Living and Teaching English in Iceland - Habits, Customs & Curiosities

Due to its remote location just south of the Arctic Circle, Iceland has not been a traditional destination for tourists over the years.

However, that has changed dramatically in recent times and it is now one of the fastest growing destinations in Europe.

If Iceland’s unspoiled natural environment, unique culture and friendly welcome intrigue you, take a look at the following guides for more information.

You will find an array of basic travel tips, a guide to the capital city and a handy cheat sheet for the Icelandic language.

We also have a guide to the local cuisine to get your appetite going.


Lying just to the south of the Arctic Circle, Iceland is one of the least populated countries in Europe.
During the summer months the long hours of daylight allow you to fully explore all parts of the island, just don’t forget to take a dip in the famous Blue Lagoon.
Due to its remote location, the traditional cuisine of Iceland is unique and includes specialties such as fermented shark and boiled sheep’s head.
Teach English In Iceland
Despite its small population, Iceland has seen a huge increase in foreign visitors in recent years due to its unique atmosphere and largely untouched natural beauty.
Although the winter months are cold and dark, it is still popular as it is the best time to experience the spectacular northern lights.
SOURCE: http://www . letsgoseeeveryplace . com/what-is-a-travel-agency/
Teach English In Iceland
Reykjavik is home to around two thirds of Icelanders and is famous as the northernmost capital city in the world.
However, the winter months can still bring plenty of heavy snow and days where the sun barely breaks the horizon.
And just to highlight the small size of the Icelandic population; if you want to contact a local during your stay you will find the entire country fits into one phone book.
Teach English In Iceland
Despite its far-north location, Iceland enjoys a much more pleasant climate than you might think thanks to the Gulf Stream which brings warmer waters right across the Atlantic Ocean from Mexico.
The long dark winter might explain why Iceland has the highest per capita cinema attendance in the world.
SOURCE: http://www . reykjavik . com/cool-new-infograph-on-reykjavik-iceland/
English In Iceland Teach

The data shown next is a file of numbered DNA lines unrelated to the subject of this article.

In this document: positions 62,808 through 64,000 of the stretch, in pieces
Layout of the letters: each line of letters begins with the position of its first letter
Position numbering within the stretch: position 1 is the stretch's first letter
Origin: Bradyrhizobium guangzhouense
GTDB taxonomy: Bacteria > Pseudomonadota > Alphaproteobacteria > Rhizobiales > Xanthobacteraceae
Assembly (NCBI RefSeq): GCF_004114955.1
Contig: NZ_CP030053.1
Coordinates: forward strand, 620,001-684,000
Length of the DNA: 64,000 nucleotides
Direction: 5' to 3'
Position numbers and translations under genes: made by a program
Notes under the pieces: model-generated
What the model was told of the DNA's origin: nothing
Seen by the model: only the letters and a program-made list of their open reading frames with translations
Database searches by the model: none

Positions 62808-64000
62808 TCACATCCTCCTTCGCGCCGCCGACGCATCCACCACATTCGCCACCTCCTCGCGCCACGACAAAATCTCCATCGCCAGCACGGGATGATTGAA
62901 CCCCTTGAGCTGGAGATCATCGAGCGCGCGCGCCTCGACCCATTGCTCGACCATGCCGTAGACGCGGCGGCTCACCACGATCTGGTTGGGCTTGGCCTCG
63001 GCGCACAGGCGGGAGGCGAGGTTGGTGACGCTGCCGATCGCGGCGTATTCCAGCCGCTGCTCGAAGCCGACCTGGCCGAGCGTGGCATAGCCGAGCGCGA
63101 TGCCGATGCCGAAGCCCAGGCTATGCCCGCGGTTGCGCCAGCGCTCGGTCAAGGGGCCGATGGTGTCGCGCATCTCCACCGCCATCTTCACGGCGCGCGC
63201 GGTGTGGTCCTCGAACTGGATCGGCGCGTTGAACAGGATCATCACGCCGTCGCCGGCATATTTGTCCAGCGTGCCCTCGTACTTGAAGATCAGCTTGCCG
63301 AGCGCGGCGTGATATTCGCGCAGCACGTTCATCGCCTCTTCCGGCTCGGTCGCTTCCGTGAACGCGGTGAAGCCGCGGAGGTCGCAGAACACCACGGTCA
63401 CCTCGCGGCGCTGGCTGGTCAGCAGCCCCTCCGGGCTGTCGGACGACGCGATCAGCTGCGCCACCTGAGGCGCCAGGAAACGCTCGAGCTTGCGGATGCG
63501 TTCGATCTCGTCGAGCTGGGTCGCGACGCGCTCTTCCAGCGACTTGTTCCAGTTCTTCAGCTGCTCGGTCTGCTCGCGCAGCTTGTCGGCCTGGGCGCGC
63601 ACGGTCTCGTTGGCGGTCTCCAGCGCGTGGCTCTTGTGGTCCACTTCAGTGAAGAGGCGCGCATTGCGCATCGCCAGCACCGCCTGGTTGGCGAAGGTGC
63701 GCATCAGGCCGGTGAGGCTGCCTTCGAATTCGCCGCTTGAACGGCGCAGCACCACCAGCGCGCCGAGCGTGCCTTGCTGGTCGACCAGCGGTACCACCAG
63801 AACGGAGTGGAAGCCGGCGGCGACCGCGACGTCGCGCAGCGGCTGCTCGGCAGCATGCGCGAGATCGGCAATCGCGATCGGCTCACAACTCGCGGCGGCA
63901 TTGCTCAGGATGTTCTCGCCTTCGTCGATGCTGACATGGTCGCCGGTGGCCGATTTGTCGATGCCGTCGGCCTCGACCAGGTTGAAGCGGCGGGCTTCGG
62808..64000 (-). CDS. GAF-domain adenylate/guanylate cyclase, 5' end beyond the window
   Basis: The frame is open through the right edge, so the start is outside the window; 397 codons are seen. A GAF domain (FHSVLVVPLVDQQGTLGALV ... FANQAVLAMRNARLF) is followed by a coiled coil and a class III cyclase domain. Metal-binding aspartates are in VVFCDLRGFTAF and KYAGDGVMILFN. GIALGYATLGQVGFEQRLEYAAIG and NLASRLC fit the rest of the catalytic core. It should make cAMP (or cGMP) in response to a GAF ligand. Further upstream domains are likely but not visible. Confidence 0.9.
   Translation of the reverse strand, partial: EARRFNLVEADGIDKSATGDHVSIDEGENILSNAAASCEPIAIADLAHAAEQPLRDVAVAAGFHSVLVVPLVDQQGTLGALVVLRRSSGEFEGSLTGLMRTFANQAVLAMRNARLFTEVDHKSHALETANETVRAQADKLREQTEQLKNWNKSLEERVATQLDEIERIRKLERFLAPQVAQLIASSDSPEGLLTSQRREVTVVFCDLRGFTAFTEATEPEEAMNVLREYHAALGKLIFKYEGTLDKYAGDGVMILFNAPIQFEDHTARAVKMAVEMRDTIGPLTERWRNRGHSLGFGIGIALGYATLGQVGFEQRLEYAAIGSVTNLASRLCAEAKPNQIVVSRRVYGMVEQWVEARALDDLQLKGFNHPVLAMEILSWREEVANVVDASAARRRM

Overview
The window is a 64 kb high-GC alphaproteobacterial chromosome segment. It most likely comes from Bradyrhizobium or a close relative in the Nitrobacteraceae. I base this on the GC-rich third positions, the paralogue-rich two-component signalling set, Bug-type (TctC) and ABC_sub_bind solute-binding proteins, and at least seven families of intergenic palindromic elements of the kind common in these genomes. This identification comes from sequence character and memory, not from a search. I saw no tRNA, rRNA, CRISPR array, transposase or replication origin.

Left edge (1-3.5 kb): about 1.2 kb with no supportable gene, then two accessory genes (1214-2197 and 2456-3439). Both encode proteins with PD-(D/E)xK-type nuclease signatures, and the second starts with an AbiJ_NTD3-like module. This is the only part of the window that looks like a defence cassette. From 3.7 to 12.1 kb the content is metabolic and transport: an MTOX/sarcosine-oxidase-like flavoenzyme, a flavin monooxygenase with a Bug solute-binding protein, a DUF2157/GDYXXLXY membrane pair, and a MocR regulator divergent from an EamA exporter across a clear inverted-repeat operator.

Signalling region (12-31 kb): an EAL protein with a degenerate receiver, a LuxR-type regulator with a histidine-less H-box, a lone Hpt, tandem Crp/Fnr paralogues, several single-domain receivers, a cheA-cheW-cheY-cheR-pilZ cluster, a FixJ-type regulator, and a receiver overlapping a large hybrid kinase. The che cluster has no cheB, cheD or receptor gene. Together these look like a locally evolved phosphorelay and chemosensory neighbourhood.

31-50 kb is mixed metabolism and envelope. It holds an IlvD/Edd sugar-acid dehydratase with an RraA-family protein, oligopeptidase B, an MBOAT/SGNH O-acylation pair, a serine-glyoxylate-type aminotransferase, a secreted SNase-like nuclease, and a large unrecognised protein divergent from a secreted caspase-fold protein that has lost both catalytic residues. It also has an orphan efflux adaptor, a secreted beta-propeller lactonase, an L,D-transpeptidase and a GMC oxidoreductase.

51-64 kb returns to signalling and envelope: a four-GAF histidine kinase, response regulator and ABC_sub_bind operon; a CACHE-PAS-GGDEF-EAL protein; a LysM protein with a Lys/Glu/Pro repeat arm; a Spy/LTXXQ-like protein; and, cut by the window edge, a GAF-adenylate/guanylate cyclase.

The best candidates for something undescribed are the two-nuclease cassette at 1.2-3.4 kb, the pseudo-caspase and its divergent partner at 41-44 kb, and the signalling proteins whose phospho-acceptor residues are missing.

Due to its remote location, Iceland has developed its own unique cuisine over hundreds of years.
Whale meat, fermented shark and boiled sheep’s head are all on the menu but are unlikely to be to everyone’s taste.
If the thought of these unusual dishes doesn’t appeal then you could always warm your appetite with a few glasses of the local schnapps that literally translates as Black Death.
Teach English In Iceland
Some of the country’s traditional dishes may be familiar such as smoked lamb, hotdogs and salted fish; however, there are many others that you are unlikely to have come across before.
If you are just looking for a snack, you could also try some fish jerky or a pickled ram’s testicle.
SOURCE: https://www . notaballerina . com/2017/05/eat-drink-iceland . html
In Iceland Teach English
Developed from the Old Norse that was spoken by the Vikings over a thousand years ago, Icelandic is a unique language that is typically quite difficult for most foreigners to understand.
Simply having a go at communicating in the local language is always a great way to feel more at home and to make friends among the people you meet.
Teach English In Iceland
However, if you plan on staying for more than just a few days you might want to practice some of these words and phrases.
Luckily, English is widely spoken in Iceland, but don’t let that stop you from trying some of these simple greetings and pleasantries.
SOURCE: https://www . pinterest . de/search/pins/?q=travel&rs=typed&term_meta%5B%5D=travel%7Ctyped
Iceland Teach English In

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